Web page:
An astute reader of ours here at HD reminded me of a study I researched in years past.
I had forgotten about it in recent years, but it’s an intriguing incursion into the reality of abundance. Along with the need for natural pressures stemming from a natural order.
That study is Mousetopia.
In 1972, John Calhoun (an animal behaviorist) began his studies on what would happen if mice were placed into their perfect utopia: One with unlimited food, endless water, no disease, and absolute safety from any natural pressures. A utopia as glorious as imaginable.
He performed many types of these studies, eventually leading up to his most ambitious one. Dubbed “Universe 25”, it became known as Mousetopia.
Its story is here:
The Amazing Rise and Fall of a Rodent Utopia
These experiments culminated in Calhoun’s most famous and ambitious experiment of them all, “Universe 25.” Calhoun created a complex, controlled environment that was a large room that measured 2.7 meters square and was split into 4 separate interconnected pens. Surrounding this Universe were 16 tunnels leading to food, water, and various burrows, and there was a total of 256 “apartments,” each able to accommodate up to 15 mice, all connected for easy access by a series of ramps. Four breeding pairs of mice were introduced to this spacious enclosure and were given unlimited, easy access to food and water. This sort of habitat was referred to as a “mortality-inhibiting environment,” basically with the aim of limiting transmittable diseases, providing limitless food, water, nesting material, and other valuable resources, and basically doing everything possible to make sure the rats didn’t die or face any real discomfort; in essence emulating the conditions of many humans in similar environments. The temperature was kept at a constant, balmy 20 degrees Celsius or more, and the mice had free reign to roam wherever they liked within the habitat. Throughout the whole experiment the enclosure would be kept clean and disease free, with the health of the mice constantly monitored by veterinarians. The only limitation faced by the mice would be that of physical space. Then Calhoun sat back and waited to see what would happen.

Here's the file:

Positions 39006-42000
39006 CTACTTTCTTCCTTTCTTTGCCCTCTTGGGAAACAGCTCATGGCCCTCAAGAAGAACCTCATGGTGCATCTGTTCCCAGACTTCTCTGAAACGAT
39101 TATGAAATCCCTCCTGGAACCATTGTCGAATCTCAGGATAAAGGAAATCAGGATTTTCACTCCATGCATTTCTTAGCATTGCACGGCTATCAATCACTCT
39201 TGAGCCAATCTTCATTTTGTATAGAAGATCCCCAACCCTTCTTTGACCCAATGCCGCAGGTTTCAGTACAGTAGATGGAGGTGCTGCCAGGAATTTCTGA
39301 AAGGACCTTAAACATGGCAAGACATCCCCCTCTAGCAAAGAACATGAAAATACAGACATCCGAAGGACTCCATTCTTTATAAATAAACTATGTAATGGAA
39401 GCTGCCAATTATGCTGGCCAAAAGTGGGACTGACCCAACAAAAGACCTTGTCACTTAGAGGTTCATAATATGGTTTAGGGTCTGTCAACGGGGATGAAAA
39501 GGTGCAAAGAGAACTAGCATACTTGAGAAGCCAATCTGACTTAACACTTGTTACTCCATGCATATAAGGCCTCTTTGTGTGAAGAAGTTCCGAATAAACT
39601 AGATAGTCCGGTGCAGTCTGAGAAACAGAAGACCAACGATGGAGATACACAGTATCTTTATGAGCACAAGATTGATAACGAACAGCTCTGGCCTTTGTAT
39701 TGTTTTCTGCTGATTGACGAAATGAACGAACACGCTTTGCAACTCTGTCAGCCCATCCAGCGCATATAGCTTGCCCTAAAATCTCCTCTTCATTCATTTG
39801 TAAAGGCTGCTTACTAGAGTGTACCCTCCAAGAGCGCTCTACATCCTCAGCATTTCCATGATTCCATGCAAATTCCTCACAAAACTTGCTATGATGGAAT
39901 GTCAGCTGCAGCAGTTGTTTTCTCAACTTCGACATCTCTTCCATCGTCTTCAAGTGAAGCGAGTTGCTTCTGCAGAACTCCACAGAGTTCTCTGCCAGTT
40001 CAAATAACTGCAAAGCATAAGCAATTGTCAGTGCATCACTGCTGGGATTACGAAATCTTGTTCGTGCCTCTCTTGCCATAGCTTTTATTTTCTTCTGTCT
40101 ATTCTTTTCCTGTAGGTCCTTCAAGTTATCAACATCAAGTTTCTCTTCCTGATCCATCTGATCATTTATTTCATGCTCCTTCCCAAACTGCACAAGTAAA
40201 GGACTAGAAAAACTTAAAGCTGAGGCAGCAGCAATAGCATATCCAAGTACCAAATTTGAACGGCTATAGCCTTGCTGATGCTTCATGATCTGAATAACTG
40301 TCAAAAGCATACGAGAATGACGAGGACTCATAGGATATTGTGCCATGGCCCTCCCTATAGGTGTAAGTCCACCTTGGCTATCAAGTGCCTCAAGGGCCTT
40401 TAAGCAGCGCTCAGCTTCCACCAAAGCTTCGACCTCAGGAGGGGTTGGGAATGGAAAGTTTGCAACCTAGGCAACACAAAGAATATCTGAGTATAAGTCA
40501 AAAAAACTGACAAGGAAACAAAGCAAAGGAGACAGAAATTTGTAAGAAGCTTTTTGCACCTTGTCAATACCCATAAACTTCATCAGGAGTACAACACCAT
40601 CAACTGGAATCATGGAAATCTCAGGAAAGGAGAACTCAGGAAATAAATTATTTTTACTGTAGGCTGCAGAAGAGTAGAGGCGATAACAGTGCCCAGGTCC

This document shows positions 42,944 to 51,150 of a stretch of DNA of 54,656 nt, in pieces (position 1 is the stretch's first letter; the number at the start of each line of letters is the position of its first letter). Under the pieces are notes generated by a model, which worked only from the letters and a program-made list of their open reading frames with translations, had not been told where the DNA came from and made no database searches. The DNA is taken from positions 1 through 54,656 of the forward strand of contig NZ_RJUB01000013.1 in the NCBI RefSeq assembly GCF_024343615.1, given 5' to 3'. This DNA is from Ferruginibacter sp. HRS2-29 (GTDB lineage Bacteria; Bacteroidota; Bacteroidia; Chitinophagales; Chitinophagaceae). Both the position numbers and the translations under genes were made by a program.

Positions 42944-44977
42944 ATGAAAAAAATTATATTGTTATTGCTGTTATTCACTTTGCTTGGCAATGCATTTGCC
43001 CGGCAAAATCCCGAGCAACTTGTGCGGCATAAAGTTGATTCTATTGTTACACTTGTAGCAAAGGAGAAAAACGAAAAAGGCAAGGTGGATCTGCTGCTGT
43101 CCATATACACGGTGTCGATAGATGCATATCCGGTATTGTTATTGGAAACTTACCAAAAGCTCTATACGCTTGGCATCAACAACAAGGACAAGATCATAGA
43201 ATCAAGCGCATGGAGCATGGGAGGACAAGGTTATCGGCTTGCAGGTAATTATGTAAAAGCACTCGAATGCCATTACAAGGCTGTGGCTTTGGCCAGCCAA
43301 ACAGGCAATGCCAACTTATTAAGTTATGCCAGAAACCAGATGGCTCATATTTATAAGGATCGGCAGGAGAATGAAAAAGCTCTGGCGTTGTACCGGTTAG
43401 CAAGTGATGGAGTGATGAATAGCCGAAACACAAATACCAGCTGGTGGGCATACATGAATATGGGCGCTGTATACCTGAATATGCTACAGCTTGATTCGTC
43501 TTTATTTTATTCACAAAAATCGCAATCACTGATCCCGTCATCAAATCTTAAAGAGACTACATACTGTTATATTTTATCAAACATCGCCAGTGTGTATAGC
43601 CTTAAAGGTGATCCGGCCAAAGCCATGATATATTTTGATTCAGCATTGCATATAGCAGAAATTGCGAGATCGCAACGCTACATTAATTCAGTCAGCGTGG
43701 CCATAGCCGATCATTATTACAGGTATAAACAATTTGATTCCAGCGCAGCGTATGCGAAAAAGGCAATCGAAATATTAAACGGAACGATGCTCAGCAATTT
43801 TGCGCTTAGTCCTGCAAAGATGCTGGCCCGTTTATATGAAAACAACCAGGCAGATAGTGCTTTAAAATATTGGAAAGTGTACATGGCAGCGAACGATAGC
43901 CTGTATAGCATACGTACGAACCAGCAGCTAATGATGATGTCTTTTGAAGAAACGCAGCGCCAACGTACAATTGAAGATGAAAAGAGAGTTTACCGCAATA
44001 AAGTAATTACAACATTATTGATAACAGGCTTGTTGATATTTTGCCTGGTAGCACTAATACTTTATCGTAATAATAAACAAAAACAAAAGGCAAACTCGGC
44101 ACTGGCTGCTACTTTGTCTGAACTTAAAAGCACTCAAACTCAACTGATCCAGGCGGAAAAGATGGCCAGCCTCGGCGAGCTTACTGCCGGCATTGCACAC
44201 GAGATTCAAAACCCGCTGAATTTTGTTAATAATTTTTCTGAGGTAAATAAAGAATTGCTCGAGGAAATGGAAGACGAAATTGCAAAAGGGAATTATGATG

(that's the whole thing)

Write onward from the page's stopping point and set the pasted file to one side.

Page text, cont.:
The rodents first spent around 104 days getting accustomed to their environment, a phase that Calhoun referred to as the “strive period,” or an initial period of adjustment when the mice were basically just establishing territories and creating nests. Then the mouse population at first began to increase at a rapid rate just as predicted, a phase that was called the “exploit period.” During this phase, the mouse population of Universe 25 roughly doubled every 55 days until by day 315 their numbers had reached 620. At this point, the large enclosure was becoming a bit crowded in some places and the birthrate plunged to a much lower rate, about one third of what it had been before. It was also noticed that food was being consumed more in certain areas, despite the fact that all of the compartments were identical. The mice began to associate eating and drinking with being with others, rarely if ever eating alone, and the population started to gravitate towards certain compartments where all of the eating took place. This made some apartments and compartments crowded well beyond their intended capacity while others remained sparsely populated or even empty. The enclosure wasn’t truly overcrowded, as it had been designed for up to 3,000 mice, but rather, it had developed a very unbalanced distribution of individuals. This persistent gathering and eating in overcrowded gathering points seemed to result in three times more socially immature mice than socially established ones, suggesting that they were somehow losing their ability to form social bonds. That was around the time when the perfect society of unlimited resources that Calhoun had so meticulously created began to crumble.